Science Fair Project Encyclopedia
Black Rock Desert
The Black Rock Desert is a dry lake bed in northwestern Nevada in the United States. Considered one of the flattest surfaces on the earth, the desert is part of the extended playa of the lake bed of prehistoric Lake Lahontan, which existed between 20,000 and 9,000 years ago during the last ice age. During the lake's peak around 12,700 years ago, the desert floor was under approximately 500 feet (150m) of water.
The desert extends for approximately 100 miles (160km) northwest from the town of Gerlach-Empire, between the Jackson Mountains to the east and the Black Rock Range to the west. It is partially drained by the intermittent Quinn River, which has no outlet but evaporates as it crosses the desert.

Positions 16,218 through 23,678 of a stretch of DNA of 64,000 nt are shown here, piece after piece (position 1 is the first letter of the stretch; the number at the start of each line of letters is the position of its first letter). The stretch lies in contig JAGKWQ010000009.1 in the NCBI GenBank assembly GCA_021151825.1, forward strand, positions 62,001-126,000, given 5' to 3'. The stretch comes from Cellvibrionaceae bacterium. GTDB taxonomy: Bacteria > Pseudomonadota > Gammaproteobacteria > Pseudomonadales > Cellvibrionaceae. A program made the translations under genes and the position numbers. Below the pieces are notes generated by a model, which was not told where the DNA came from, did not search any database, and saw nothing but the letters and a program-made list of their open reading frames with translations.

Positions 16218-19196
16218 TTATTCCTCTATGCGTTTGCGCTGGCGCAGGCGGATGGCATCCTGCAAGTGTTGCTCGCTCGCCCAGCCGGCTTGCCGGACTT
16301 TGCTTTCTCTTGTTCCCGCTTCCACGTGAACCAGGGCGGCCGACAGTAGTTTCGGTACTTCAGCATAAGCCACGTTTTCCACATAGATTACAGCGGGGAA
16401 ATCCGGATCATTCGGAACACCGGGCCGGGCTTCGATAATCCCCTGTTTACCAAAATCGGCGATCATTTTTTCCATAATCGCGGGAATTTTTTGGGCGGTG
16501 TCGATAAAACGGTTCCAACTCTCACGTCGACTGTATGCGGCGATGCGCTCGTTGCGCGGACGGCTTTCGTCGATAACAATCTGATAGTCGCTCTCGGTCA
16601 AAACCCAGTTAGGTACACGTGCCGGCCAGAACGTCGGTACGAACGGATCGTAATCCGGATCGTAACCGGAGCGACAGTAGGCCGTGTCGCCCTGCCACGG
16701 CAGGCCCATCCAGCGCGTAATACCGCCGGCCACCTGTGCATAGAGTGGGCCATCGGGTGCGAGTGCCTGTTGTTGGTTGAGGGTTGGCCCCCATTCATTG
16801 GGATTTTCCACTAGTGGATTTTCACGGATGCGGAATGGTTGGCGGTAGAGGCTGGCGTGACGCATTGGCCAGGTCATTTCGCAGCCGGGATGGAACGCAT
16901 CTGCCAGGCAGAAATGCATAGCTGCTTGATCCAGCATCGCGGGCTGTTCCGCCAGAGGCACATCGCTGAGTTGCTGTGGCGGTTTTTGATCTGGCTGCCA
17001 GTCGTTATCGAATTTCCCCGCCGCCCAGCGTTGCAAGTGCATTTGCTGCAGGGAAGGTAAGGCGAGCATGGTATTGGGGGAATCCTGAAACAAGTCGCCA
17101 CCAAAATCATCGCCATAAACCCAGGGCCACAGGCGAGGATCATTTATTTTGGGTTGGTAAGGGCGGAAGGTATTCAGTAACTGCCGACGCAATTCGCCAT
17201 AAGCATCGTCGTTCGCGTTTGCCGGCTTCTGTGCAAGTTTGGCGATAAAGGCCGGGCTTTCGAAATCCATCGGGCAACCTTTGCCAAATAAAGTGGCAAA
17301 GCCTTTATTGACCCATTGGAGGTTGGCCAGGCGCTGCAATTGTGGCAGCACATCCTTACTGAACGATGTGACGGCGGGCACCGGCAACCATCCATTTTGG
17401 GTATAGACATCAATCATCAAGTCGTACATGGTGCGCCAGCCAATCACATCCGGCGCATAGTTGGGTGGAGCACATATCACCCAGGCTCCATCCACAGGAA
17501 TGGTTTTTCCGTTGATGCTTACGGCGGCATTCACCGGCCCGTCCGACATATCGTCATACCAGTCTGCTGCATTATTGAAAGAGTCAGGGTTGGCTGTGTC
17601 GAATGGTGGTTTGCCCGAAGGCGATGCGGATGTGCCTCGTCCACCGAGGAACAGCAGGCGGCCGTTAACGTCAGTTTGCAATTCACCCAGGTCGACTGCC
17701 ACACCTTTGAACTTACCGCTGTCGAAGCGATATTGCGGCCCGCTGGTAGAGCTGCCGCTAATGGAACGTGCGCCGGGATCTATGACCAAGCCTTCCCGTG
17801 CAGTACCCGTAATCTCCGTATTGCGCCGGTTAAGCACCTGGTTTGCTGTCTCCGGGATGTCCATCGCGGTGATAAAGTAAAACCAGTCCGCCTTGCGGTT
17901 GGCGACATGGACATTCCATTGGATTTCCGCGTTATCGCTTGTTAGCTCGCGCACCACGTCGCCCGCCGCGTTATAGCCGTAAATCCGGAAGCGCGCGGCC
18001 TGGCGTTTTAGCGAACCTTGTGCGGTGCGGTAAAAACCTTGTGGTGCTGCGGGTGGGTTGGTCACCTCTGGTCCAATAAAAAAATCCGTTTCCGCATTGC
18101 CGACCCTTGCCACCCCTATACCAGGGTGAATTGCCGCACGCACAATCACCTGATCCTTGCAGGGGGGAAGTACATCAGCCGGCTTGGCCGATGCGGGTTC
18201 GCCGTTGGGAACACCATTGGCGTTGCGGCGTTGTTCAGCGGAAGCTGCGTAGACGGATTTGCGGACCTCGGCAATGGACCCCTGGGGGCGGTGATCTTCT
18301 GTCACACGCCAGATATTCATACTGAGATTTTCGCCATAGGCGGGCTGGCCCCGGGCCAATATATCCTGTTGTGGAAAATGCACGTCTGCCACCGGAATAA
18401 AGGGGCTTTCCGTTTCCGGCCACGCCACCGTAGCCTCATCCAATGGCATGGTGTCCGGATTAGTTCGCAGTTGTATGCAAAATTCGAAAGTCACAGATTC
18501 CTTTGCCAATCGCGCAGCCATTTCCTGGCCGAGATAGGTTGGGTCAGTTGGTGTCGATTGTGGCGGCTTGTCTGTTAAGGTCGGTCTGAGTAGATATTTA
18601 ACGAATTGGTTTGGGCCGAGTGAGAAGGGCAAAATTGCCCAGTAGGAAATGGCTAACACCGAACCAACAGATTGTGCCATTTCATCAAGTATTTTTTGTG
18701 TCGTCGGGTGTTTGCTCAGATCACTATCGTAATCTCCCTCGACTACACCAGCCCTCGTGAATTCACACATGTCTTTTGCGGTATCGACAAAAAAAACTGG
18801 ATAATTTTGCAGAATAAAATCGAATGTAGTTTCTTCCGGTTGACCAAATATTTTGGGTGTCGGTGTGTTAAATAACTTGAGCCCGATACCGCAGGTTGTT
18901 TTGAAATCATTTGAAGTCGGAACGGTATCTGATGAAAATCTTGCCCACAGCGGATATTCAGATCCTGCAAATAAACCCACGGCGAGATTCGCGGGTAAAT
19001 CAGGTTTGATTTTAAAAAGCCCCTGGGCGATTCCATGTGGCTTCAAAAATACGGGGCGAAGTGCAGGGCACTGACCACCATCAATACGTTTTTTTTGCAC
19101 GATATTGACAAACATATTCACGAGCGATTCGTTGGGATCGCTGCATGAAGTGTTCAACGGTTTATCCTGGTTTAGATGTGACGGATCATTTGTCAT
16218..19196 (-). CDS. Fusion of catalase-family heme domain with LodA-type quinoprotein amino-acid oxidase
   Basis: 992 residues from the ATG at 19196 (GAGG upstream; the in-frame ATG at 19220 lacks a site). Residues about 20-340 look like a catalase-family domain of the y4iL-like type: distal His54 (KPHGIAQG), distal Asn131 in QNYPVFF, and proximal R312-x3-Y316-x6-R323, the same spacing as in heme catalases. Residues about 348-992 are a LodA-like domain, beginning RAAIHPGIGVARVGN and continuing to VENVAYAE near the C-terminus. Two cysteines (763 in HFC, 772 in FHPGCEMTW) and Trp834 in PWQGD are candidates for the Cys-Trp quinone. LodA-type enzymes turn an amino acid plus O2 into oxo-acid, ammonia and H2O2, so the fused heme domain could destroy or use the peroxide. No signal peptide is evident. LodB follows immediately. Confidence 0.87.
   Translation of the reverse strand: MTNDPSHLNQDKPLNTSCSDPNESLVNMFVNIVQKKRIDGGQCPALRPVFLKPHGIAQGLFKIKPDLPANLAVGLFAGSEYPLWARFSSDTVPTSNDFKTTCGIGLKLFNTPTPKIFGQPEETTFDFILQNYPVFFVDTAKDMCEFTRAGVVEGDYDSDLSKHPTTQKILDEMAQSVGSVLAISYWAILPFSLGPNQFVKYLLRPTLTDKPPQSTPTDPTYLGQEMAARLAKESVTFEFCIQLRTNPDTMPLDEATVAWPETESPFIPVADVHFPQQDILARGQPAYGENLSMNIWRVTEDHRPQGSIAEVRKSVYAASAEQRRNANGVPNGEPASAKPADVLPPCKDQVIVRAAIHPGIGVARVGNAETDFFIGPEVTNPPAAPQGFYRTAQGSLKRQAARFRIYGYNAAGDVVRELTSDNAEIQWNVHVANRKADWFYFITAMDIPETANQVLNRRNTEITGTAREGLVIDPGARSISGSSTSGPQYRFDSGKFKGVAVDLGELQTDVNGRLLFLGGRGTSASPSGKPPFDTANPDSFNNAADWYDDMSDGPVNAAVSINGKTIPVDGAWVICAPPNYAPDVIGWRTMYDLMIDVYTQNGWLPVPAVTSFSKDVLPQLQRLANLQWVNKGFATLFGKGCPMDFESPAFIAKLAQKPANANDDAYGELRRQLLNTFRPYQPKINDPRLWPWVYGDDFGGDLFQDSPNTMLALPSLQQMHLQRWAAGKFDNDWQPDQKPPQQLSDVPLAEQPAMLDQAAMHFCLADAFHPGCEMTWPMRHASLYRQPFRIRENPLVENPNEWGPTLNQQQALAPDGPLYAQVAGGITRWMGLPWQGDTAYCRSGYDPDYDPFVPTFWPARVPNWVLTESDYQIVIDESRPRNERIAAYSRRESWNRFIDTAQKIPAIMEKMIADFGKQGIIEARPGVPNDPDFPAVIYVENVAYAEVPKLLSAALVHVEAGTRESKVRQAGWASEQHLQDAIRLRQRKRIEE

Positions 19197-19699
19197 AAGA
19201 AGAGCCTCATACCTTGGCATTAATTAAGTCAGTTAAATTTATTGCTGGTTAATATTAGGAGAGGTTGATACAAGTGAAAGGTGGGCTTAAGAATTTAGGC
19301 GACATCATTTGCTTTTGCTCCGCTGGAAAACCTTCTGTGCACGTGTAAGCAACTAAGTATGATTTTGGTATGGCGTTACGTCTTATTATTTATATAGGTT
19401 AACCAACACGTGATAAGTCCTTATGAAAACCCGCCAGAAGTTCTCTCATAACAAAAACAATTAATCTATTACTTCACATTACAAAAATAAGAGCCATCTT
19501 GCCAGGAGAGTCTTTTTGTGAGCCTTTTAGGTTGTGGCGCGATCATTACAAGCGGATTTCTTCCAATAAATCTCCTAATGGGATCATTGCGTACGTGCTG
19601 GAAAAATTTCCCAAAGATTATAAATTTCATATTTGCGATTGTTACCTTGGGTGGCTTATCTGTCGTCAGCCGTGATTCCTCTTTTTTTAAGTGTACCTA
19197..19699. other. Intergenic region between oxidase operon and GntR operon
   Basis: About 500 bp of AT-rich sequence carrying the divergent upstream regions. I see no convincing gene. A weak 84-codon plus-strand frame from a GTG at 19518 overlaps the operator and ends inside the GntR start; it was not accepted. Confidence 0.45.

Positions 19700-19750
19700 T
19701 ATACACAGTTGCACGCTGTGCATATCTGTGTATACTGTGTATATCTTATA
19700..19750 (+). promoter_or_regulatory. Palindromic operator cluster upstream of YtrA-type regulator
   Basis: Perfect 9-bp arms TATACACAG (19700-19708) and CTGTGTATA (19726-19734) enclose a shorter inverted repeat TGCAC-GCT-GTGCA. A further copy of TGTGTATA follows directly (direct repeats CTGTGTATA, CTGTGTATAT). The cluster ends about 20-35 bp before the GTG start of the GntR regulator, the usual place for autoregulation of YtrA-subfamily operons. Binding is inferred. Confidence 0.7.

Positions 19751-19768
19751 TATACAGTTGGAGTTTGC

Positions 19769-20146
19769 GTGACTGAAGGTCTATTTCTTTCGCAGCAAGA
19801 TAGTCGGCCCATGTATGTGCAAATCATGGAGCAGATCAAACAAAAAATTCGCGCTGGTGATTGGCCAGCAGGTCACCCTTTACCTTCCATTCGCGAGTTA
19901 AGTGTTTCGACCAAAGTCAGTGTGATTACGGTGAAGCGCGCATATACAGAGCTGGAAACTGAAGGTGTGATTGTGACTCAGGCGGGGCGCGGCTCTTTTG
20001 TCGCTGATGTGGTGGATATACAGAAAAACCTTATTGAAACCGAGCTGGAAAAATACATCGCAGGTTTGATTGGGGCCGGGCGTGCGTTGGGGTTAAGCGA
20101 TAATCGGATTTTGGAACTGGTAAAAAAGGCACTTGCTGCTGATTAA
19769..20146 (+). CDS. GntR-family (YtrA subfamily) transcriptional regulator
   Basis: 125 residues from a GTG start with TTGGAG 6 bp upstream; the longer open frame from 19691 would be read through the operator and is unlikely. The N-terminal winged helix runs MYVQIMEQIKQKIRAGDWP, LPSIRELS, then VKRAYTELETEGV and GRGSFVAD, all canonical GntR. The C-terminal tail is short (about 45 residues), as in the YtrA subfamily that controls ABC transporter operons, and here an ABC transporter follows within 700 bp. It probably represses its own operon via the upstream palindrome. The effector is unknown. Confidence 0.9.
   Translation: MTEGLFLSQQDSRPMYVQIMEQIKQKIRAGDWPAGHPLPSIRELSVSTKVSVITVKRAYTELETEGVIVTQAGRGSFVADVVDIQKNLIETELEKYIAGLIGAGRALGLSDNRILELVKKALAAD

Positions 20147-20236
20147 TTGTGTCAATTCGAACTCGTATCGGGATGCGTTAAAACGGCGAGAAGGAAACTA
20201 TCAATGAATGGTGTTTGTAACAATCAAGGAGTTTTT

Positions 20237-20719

The flatness of the surface has led to its use as a proving ground for experimental land vehicles. It was the site of the most recent successful attempts on the World Land Speed Record . In 1983, Richard Noble drove the jet-powered Thrust2 car to a new record of 633 mile per hour. Noble also headed up the team that beat the Thrust 2 record. In 1997, ThrustSSC became the world's first, and so far only, supersonic car.
The area is also used by the Tripoli Rocket Association for the annual rocket festivity "BALLS" where the ceiling, or maximum altitude is 100,000 feet. It is the USA's most prized and sacred launch site for high power rocket hobbiests.
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